Marginal Revolution reports on why Nancy Holten, 42, had her application for Swiss citizenship rejected – twice.
In Switzerland citizenship applications are decided primarily by the cantons and communes where the applicant lives, rather than federal authorities.
Holten was born in the Netherlands but grew up in Switzerland from the age of eight, speaks fluent Swiss German and has children with Swiss citizenship. A vegan and supporter of animal rights, she gained a reputation in her community of Gipf-Oberfrick, in the canton of Aargau, after campaigning against cowbells, claiming they were damaging to cows’ health.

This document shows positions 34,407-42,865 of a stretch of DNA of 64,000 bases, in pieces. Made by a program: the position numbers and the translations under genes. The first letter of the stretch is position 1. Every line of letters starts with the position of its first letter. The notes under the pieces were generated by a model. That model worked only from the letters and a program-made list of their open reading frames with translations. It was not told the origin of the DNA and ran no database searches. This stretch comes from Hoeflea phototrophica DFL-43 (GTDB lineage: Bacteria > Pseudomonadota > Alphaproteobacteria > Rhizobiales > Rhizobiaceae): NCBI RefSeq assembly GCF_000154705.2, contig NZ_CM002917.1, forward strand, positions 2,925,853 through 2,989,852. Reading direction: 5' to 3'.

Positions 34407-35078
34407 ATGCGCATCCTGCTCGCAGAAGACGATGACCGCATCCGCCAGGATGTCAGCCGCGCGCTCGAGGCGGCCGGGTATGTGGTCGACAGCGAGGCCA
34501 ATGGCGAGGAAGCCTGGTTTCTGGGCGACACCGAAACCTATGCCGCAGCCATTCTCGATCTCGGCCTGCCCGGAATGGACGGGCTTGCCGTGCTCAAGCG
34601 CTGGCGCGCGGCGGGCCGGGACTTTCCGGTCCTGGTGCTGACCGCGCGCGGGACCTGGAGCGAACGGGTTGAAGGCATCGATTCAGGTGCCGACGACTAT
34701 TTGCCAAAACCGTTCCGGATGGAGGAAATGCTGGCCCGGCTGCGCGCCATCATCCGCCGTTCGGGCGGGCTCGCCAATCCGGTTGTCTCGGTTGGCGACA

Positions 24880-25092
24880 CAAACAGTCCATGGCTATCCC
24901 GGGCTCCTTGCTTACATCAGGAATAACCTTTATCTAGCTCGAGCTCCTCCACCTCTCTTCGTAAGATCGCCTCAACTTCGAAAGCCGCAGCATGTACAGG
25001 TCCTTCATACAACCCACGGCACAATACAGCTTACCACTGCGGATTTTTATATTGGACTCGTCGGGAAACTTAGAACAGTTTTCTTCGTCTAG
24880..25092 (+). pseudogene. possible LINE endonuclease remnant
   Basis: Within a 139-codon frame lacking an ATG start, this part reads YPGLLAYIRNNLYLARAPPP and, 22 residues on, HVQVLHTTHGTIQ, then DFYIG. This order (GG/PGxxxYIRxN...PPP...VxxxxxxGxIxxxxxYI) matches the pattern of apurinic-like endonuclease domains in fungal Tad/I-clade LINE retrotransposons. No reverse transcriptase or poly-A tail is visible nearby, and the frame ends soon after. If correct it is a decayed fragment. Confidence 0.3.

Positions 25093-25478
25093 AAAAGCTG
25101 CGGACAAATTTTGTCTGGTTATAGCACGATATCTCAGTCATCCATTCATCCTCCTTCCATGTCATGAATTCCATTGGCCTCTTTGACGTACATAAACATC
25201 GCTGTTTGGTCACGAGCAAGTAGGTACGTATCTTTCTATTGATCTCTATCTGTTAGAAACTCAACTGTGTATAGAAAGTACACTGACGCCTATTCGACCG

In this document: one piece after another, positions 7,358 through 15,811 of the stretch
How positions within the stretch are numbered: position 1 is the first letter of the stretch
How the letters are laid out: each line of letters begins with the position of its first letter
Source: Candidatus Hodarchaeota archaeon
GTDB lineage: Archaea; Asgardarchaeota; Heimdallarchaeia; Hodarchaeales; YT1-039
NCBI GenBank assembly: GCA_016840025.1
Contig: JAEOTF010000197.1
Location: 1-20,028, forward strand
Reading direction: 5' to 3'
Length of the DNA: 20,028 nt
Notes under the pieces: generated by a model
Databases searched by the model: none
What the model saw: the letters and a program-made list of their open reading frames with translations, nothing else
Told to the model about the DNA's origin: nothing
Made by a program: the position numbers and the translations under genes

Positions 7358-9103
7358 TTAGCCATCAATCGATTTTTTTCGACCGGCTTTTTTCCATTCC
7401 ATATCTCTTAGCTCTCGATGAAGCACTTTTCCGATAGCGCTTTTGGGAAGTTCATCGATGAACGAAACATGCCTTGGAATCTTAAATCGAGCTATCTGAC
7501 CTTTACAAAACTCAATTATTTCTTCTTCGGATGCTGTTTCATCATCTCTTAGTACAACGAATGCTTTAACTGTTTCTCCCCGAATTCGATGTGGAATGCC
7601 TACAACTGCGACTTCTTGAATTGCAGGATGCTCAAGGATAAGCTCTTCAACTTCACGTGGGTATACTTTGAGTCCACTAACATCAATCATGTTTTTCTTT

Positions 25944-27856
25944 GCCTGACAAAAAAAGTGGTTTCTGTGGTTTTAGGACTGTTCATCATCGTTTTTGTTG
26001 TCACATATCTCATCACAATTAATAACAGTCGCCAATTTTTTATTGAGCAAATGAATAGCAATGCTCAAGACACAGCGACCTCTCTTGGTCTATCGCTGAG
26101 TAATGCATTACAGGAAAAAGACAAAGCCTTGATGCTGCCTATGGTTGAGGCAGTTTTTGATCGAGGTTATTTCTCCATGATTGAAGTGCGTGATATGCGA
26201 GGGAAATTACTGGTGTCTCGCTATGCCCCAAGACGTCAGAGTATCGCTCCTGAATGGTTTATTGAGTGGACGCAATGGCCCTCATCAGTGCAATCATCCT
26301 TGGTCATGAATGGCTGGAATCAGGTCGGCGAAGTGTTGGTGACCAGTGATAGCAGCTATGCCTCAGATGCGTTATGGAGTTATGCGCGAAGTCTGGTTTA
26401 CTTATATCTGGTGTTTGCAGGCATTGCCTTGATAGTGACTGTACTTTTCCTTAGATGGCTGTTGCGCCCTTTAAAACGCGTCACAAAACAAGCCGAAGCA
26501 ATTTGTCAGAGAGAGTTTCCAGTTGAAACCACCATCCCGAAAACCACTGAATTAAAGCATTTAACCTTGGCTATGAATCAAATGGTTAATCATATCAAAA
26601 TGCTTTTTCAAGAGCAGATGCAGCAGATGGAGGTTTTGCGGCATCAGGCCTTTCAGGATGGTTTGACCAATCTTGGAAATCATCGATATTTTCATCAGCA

She has also objected to hunting and piglet racing, and complained about the noise of church bells in the village, campaigns that have seen her regularly interviewed in the Swiss press over the past few years.
In Holten’s case it seems her campaigning has not won her many friends in the village, with the president of the local branch of the Swiss People’s Party, Tanja Suter, telling the media that Holten has a “big mouth”.
The commune did not want to give Holten the “present” of Swiss citizenship “if she annoys us and doesn’t respect our traditions”, said Suter.
Wikipedia that as of June 2009, 10.6% of Gipf-Oberfrick’s population are foreign nationals. Most of the population (as of 2000) speaks German (93.9%), with Albanian being second most common (1.1%) and Italian being third ( 0.9%).